From the United Kingdom a great BHS favourite, Michael Thompson, returned to the Festival. Michael is a renowned international soloist and recording artist and a former Principal Horn of the Philharmonia Orchestra. He is now the Solo Horn of the London Sinfonietta, Professor of Horn at the Royal Academy of Music and a member of the Transatlantic Horn quartet.
Michael discusses the finer points of horn design with Chris Huning of Paxman's.
Michael gave a special Saturday evening gala recital in the Turner Sims Hall, a revelatory masterclass on the Britten Serenade, rehearsed and conducted the massed blow and also gave freely of his time to assist personally many of the talented young players.
Sue Dent, the UK's outstanding natural horn virtuoso and Professor of Natural Horn at the Royal College of Music coached a natural horn ensemble, gave a lecture on the Natural Horn and performed the Saint-Saëns Romance in E and the Mozart Horn Quintet.
Martin Owen, the outstanding Principal Horn of the Royal Philharmonic Orchestra gave a stirring performance of the Weber Concertino and with Kathryn Saunders, the recently appointed second horn of the R.P.O., played the Haydn Double Horn Concerto.
Simon de Souza, Professor at Birmingham Conservatoire, horn teacher at Wells Cathedral School, the Purcell Music School and the Royal Academy of Music Junior Dept gave a workshop on the music set for early Grade exams, and directed the Wells Cathedral School Brass Ensemble. Julian Baker, former Principal Horn of the Royal Opera House Covent Garden and the Halle Orchestra, and currently Professor of Horn at the Royal College of Music, was interviewed by Tony Catterick and also directed the horns of the Royal College of Music Horn Ensemble. Many horn professionals of the future were on show, as students from the Royal Academy of Music, Royal College of Music, Trinity College of Music, Guildhall, Birmingham Conservatoire and the RAM Junior Department took part in masterclasses and played as groups.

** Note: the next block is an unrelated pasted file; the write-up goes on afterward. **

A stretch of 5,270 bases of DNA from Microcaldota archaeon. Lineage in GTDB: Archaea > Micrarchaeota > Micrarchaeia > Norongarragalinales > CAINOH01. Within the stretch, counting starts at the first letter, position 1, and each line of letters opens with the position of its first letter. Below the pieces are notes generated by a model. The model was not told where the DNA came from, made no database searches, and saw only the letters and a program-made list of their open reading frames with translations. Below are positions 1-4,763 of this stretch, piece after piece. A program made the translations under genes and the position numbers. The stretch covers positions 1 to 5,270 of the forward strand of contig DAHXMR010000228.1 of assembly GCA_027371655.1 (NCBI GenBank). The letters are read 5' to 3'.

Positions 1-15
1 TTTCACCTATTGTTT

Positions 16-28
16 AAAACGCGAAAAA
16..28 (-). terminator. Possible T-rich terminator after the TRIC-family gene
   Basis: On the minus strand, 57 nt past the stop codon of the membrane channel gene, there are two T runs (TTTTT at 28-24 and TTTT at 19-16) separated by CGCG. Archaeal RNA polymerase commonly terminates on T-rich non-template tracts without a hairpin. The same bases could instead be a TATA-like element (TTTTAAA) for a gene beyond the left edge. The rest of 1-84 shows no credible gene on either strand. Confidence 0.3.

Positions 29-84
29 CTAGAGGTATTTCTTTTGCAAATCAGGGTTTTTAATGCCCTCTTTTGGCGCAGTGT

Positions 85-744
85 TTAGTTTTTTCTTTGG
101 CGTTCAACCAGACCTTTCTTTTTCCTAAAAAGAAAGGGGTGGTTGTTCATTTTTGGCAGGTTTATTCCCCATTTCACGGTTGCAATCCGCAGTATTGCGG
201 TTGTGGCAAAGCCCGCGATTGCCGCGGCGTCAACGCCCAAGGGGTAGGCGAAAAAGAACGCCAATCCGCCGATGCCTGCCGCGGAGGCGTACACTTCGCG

During the Festival the BHS conferred honorary membership on (left to right) Chris Huning, Pat Strevens, Shirley Hopkins and Anthony Halstead to mark their special contributions to horn playing. Ifor James was also honoured, but was unfortunately too ill to attend.
The idea of taking part in the festival inspired Daily Telegraph journalist, Jasper Rees, to rediscover his horn 22 years after giving up playing. His entertaining account of his experiences is at http://www.telegraph.co.uk/arts/main.jhtml?xml=/arts/2006/01/03/bmhorn03.xml
2003 British Horn Festival
The 2003 British Horn Festival was hailed as "outstanding" and "one of the best ever" by participants. The all-star lineup of soloists included Hervé Joulain, Solo Horn in the French National Orchestra; Anthony Halstead, renowned natural horn soloist; Bob Ashworth, principal horn with the orchestra of Opera North (formerly the English Northern Philharmonia); Jonathan Barrett, principal horn of the BBC National Orchestra of Wales; Timothy Jackson, of the Royal Opera House Orchestra, Covent Garden; Julien Meriglier, winner of the 1998 Paxman International Horn Competition and Stephen Roberts, composer, conductor and horn player.